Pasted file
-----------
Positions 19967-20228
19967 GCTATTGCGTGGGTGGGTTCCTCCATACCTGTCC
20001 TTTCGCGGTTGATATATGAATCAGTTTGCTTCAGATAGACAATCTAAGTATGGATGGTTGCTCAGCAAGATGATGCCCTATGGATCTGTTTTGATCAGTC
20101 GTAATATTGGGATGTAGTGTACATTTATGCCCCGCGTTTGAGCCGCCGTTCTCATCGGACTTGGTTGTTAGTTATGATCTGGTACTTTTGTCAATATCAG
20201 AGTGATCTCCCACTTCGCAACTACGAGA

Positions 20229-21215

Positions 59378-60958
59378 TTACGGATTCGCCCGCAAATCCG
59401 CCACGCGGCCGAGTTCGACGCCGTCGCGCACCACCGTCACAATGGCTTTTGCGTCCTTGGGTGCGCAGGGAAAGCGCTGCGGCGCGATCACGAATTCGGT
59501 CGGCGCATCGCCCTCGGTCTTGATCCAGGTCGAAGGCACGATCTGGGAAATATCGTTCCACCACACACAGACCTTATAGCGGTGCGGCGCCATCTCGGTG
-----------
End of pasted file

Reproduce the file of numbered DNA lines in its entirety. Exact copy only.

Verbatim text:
Positions 19967-20228
19967 GCTATTGCGTGGGTGGGTTCCTCCATACCTGTCC
20001 TTTCGCGGTTGATATATGAATCAGTTTGCTTCAGATAGACAATCTAAGTATGGATGGTTGCTCAGCAAGATGATGCCCTATGGATCTGTTTTGATCAGTC
20101 GTAATATTGGGATGTAGTGTACATTTATGCCCCGCGTTTGAGCCGCCGTTCTCATCGGACTTGGTTGTTAGTTATGATCTGGTACTTTTGTCAATATCAG
20201 AGTGATCTCCCACTTCGCAACTACGAGA

Positions 20229-21215

Positions 59378-60958
59378 TTACGGATTCGCCCGCAAATCCG
59401 CCACGCGGCCGAGTTCGACGCCGTCGCGCACCACCGTCACAATGGCTTTTGCGTCCTTGGGTGCGCAGGGAAAGCGCTGCGGCGCGATCACGAATTCGGT
59501 CGGCGCATCGCCCTCGGTCTTGATCCAGGTCGAAGGCACGATCTGGGAAATATCGTTCCACCACACACAGACCTTATAGCGGTGCGGCGCCATCTCGGTG